Dong Si, assistant professor in the University of Washington Bothell’s School of STEM has been honored with the 2022 UW Bothell Outstanding Community-Engaged Scholar Award.
Created in 2020 by the Community Engagement Council, the annual award recognizes impactful community-engaged scholarship by UW Bothell faculty who collaborate between institutions of higher education and the larger community.
The selection committee for this award noted outstanding evidence of Si’s relationship with community partners as well as his qualities of reciprocity and mutual respect. “We found Dong’s application to be beyond outstanding,” the committee wrote in a letter to Dr. Kristin G. Esterberg, chancellor of UW Bothell. “We were impressed by the breadth of Dong’s work and the variety of partnerships he has fostered over time. We were able to observe how his engagements have given back to the community and contributed the advancement of the DEI initiatives.”
Supporting student honors
Since joining UW Bothell in 2016, Si has developed the concepts for DeepTracer, CocoBot and iREACH, three advanced research projects that include colleagues at the University of Washington in Seattle and Tacoma.
DeepTracer, a software tool, uses deep learning to analyze a three-dimensional image of protein complex and trace the connections of its atoms. This is significant because “if you know the actual atomic structure of the viral protein, you will know how to speed up the development of vaccines or drugs,” Si explained. The project was heavily covered in 2020 by media outlets including KIRO 7, The Daily Herald, KOMO TV and Diversity in Action Magazine because of its relevancy to COVID-19.
Si’s other project, CocoBot, also serves the medical field. It is a mobile app designed to help caregivers better understand and serve patients in their families with chronic diseases. “It is a chatbot with the potential to help relieve the stress on caregivers in families with children with chronic health conditions,” Si said. “Many caregivers often experience symptoms of depression and sleep problems due to stress, and this AI provides caregivers with more than a link to resources. It aims to detect how they are feeling and suggest self-help options that respond to their needs.”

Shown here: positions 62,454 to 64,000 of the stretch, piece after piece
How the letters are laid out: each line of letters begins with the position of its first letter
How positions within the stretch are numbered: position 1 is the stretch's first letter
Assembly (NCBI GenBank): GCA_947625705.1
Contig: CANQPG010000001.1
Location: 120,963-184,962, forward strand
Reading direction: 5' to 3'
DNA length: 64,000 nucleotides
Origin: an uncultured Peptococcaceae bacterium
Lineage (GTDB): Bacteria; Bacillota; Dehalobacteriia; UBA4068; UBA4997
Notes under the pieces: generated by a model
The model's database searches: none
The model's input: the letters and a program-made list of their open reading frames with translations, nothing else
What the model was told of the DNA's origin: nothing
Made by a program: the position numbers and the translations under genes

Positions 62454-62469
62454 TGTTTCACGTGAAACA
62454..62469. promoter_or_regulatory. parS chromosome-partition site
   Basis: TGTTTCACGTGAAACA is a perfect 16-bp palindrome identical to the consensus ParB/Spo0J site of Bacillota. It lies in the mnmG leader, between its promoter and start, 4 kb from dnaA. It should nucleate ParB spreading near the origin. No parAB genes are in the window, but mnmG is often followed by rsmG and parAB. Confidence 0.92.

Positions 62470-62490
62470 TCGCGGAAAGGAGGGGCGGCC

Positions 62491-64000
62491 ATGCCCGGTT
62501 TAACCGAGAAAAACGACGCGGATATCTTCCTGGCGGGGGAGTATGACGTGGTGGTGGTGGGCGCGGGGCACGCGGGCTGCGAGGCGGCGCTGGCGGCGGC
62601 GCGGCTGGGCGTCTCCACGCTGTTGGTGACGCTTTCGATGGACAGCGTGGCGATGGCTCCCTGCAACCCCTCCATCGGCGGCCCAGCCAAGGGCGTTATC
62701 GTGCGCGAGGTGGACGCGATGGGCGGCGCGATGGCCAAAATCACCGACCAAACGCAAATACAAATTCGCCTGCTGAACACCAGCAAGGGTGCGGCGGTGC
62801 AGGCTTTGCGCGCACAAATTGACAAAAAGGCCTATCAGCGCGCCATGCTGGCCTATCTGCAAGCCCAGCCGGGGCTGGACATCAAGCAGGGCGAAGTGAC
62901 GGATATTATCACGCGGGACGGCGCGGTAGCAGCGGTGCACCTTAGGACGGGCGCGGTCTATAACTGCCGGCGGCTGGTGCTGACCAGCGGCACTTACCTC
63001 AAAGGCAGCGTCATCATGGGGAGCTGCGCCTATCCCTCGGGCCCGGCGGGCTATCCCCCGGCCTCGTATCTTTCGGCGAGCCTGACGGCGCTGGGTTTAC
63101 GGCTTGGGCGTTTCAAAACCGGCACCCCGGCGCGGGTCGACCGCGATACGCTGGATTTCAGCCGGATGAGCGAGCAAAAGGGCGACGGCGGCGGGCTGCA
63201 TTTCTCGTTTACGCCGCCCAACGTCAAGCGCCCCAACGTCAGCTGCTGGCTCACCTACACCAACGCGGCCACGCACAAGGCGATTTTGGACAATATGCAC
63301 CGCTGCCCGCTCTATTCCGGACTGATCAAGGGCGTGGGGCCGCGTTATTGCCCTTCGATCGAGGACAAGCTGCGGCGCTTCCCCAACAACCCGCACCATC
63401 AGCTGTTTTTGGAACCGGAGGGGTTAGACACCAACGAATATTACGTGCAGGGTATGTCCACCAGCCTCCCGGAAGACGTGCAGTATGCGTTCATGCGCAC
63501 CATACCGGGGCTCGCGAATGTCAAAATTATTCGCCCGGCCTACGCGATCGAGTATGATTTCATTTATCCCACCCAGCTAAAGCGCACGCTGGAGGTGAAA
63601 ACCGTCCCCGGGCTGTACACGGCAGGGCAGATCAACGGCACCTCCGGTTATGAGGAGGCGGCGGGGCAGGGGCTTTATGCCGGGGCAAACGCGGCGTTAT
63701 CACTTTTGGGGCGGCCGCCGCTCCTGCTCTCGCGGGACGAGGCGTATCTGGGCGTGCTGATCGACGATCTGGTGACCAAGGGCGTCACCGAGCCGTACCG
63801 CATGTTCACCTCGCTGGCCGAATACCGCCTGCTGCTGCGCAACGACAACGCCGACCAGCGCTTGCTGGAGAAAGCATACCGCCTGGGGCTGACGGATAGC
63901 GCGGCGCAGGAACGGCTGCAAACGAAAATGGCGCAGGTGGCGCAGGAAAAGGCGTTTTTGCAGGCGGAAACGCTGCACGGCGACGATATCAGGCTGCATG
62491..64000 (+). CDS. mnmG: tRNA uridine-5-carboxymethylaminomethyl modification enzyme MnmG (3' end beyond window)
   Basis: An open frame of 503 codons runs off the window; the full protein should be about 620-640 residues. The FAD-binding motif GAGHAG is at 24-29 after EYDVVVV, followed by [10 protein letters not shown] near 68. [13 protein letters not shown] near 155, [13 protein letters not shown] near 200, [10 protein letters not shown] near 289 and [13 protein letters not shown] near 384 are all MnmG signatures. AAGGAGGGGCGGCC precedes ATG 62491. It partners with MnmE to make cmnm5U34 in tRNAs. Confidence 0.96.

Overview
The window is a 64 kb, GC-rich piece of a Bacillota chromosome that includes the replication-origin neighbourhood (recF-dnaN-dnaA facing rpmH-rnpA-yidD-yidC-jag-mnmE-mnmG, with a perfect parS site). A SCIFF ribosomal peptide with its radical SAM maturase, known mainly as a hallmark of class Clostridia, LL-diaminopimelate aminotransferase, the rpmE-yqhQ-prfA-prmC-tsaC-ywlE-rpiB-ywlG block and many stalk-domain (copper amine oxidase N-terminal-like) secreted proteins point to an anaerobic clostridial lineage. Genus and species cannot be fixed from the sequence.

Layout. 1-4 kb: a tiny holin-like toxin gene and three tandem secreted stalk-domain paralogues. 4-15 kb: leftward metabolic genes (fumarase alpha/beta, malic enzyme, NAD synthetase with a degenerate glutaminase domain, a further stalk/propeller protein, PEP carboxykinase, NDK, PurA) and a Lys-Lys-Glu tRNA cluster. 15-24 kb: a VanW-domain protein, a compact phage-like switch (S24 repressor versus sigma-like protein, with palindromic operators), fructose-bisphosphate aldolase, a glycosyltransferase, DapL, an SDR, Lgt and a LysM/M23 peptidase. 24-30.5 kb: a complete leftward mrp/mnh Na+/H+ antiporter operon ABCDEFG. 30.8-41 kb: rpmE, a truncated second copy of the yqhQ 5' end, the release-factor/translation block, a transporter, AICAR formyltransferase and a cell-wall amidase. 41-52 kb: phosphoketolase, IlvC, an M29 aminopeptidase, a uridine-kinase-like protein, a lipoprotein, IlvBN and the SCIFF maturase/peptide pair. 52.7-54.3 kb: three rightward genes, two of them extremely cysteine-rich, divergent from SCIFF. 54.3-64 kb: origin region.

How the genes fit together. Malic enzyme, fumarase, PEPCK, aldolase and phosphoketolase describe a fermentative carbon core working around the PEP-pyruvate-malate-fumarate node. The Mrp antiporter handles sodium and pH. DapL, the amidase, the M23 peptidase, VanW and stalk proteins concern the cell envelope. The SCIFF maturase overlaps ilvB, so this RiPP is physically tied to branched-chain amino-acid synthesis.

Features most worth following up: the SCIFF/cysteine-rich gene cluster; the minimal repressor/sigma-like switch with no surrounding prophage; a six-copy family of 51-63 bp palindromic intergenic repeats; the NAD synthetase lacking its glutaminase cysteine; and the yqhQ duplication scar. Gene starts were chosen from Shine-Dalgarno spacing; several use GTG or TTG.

The most recent project, iREACH, aims to build a platform that uses research and evidence-based Cognitive Behavioral Therapy alongside AI and machine learning techniques to coach caretakers of psychosis patients.
Students Yinzhou Wang and Jenny Rong recently received Mary Gates Undergraduate Research Scholarships to assist Si on these projects. The competitive scholarships are intended to enhance the educational experiences of undergraduates while they are engaged in research guided by faculty.
Shaping future careers
During his time at UW Bothell, Si has mentored 44 students on their capstones, and many of his students, such Wang and Rong, have received highly esteemed awards. Alan Burnett and Michael Nissenson, for example, both received international awards.
Burnett, 2020 STEM alumnus, won the Best Presentation Award at the International Conference on Compute and Data Analysis in 2017. This award recognizes individuals whose work represents groundbreaking research in their respective areas. Burnett’s presentation was titled Applications of Machine Learning to Aviation Accident Data and explored application of machine learning techniques for predicting conditions that increase the likelihood of aviation accidents involving fatalities and serious injuries. He proposed his project in Si’s Machine Learning class and converted into a capstone project under Si’s supervision.